Unfortunately, health care providers often overlook substance abuse among older adults because they don’t know what to look for or they mistakenly assume that older adults cannot be successfully treated. Loved ones, too, may excuse an older relative’s substance abuse as a result of grief or loss or a reaction to boredom. Or family members may not want to confront an elder, fearing they will offend or anger them or get “written out of the will,” said Blow.

Yet Blow said there is “good evidence” that older adults do as well as young people when it comes to treating substance abuse and that they may even do somewhat better. “Older adults can recognize all kinds of benefit from treatment,” stressed Blow. “There are often direct health benefits, improved cognition, more independent living, more and better social connectedness, and new hobbies. The benefits are enormous.”

Source:  The Hazelton Corporation/Betty Ford 2015

Pregnant Moms often suffer morning sickness so severe that they can’t keep food down, so they stir some cannabis-in-fused oil into her morning tea to regain her appetite.

According to the experts there are no “safe” levels of marijuana in pregnant women. Just as there are no safe levels of alcohol, tobacco or many other substances for pregnant or breastfeeding mothers.

The American College of Obstetricians and Gynecologists recommend they stop using cannabis until they are finished breast feeding. Research published in the journal of Psychopharmacology found that even low doses of marijuana in pregnant rats produced offspring with learning delays plus tremors and unusual emotional behavior.


The U.S. Government issued a tough set of rules for the e – cigarette industry on Thursday that included banning sales to anyone under 18, requiring packaging warning labels, and making all products – even those currently on the market – subject to government approval.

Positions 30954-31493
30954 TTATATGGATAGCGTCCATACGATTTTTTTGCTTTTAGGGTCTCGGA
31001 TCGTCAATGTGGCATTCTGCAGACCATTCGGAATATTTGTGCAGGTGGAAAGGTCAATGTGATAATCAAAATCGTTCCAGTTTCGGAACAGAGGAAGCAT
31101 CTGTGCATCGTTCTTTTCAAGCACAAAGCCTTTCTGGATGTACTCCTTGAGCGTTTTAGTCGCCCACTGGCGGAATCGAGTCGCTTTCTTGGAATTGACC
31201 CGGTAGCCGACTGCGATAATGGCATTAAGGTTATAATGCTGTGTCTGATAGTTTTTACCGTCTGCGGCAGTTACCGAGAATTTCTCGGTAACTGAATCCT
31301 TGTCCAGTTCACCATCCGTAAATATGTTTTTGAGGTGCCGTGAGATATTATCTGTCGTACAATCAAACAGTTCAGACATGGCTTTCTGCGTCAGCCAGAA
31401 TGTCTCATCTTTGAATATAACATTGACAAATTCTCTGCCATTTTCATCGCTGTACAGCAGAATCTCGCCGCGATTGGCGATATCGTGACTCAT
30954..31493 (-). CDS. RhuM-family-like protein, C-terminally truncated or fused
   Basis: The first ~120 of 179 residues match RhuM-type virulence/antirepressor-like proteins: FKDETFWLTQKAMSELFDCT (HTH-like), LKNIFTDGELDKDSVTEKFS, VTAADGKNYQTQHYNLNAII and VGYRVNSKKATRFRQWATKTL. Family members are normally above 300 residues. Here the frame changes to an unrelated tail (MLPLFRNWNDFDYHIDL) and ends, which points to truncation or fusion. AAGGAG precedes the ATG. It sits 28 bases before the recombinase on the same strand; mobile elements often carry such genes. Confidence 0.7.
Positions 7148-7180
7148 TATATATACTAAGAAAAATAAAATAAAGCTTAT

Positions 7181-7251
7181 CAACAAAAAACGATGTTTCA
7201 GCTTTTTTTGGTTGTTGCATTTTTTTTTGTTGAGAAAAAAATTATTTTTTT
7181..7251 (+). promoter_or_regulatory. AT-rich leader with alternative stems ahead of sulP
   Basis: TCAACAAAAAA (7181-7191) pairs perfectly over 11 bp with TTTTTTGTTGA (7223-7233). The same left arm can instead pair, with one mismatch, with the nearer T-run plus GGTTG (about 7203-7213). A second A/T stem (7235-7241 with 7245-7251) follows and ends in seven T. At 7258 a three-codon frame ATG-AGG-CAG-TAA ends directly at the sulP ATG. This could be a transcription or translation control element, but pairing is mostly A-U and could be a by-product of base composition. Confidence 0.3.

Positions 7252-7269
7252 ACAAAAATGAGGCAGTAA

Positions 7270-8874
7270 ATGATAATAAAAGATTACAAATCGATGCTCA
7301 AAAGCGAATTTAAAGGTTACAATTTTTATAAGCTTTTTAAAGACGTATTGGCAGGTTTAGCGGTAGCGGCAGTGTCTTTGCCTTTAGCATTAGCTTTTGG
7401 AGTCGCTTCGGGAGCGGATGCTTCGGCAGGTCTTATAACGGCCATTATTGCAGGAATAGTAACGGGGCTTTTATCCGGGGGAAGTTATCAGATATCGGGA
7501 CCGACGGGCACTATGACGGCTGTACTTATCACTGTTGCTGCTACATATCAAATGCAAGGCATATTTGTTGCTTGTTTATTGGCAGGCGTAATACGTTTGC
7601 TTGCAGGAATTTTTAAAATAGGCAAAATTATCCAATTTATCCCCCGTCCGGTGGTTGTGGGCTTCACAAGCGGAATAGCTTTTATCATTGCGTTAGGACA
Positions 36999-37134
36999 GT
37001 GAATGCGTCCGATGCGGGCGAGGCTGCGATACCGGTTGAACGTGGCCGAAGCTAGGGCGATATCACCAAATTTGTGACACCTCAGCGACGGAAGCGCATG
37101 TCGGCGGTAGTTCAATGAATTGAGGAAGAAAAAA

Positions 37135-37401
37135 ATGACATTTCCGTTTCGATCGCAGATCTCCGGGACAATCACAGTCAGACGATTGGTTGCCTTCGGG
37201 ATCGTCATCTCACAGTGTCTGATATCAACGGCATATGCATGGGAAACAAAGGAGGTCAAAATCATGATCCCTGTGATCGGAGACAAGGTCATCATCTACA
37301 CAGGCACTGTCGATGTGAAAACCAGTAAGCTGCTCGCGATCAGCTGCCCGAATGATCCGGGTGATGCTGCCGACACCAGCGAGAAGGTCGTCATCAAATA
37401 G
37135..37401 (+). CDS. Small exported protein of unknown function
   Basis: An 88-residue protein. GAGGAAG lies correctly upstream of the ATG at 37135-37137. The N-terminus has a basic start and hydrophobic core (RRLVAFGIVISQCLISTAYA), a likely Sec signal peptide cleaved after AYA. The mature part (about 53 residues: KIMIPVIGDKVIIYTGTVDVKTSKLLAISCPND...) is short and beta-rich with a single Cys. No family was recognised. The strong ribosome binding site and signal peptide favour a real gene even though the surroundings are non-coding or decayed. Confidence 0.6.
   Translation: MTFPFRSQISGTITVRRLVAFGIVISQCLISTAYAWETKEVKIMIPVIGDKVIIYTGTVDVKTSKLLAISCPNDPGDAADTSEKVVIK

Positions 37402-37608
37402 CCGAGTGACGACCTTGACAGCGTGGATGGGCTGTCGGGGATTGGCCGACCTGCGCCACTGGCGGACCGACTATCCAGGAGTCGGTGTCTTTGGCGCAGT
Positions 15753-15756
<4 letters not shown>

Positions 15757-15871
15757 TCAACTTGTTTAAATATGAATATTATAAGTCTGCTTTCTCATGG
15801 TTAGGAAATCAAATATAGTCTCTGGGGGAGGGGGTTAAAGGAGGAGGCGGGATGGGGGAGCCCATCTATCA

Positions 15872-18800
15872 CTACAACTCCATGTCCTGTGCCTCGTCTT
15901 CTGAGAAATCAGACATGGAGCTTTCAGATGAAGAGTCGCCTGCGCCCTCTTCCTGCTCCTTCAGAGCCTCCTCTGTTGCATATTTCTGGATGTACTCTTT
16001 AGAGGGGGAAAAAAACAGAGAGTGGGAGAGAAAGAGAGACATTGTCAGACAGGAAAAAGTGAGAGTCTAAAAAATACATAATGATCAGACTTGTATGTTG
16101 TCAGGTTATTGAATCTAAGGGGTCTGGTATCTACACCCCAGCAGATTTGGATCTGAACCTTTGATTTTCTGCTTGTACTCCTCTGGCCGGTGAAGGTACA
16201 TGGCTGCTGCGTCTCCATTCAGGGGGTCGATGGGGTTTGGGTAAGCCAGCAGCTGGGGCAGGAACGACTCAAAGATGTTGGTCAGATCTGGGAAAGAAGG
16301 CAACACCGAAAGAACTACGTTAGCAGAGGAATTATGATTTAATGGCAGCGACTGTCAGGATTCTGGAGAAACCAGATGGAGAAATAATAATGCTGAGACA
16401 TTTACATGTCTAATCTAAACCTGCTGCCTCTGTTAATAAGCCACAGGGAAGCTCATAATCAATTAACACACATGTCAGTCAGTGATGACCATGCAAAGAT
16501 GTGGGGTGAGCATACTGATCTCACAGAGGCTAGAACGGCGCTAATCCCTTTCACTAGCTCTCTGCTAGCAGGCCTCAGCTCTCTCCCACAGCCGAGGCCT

In June, the FDA proposed requiring warning and child – proof packaging because of an increase in nicotine exposure and poisoning incidents among young people.  The FDA could move to regulate advertising of flavors such as cotton candy and watermelon that might appeal to youth.

In addition to e – cigs, the FDA said it would be taking regulatory authority over other tobacco products including cigars, pipe tobacco and water – pipe tobacco.

This year, California could join the other states for legalizing adult recreational marijuana use.  It has been reported by a number of police officers that no one has yet devised a reliable field test that determines when a driver is under the influence of marijuana.  Senator Bob Huff, is proposing legislation that would authorize the use of saliva swab tests, combined with portable instruments can detect the presence of pot and other drugs.

Backers, who make the swab test – now widely used by law enforcement in the United Kingdom and by companies stateside to screen potential employees for drug use – say it offers a quick and cheap way to help establish probable cause to further test for drugs that can  impair drivers.

Critics say the roadside device is still to experimental and unpredictable to be put in wide use.  Authorities say early tests show its least effective on the two types of drugs, marijuana and prescription medication.

Fullerton PD, tested the saliva swab device in recent years but never used the results in a DUI prosecution.

With the number of drugged driving crashes, and Californians weighing legalization of pot, Huff and others say “a new tool is needed to keep the roads safe”.

“In 2013 32 percent of all auto fatalities in California, drivers tested positive for driving under the influence of legal and illegal drugs”.

Huffs legislation, Senate Bill 1492, wouldn’t mandate the use of the oral swab test.  But would set standards for law enforcement agencies interested in using the devices, the senator said, and free up federal funding to help buy the equipment.

As the law states officers would need reasonable cause to believe someone is driving under the influence to give a field sobriety test.  If driver fails the field sobriety test, the officer would give the option of taking a saliva swab test and the breath test.  The driver would briefly hold a small wand in his mouth.  The officer then holds a device the size of a half of a loaf of  bread which indicates the results in 5 to 10 minutes.  The device changes color to indicate traces of drugs including cocaine, amphetamines, marijuana and opiates.  If the driver fails the test he will then be taken in to the station for a blood test to measure the levels and type of substances in his system.

There is still much research to be done to determine whether this device will be effective or not.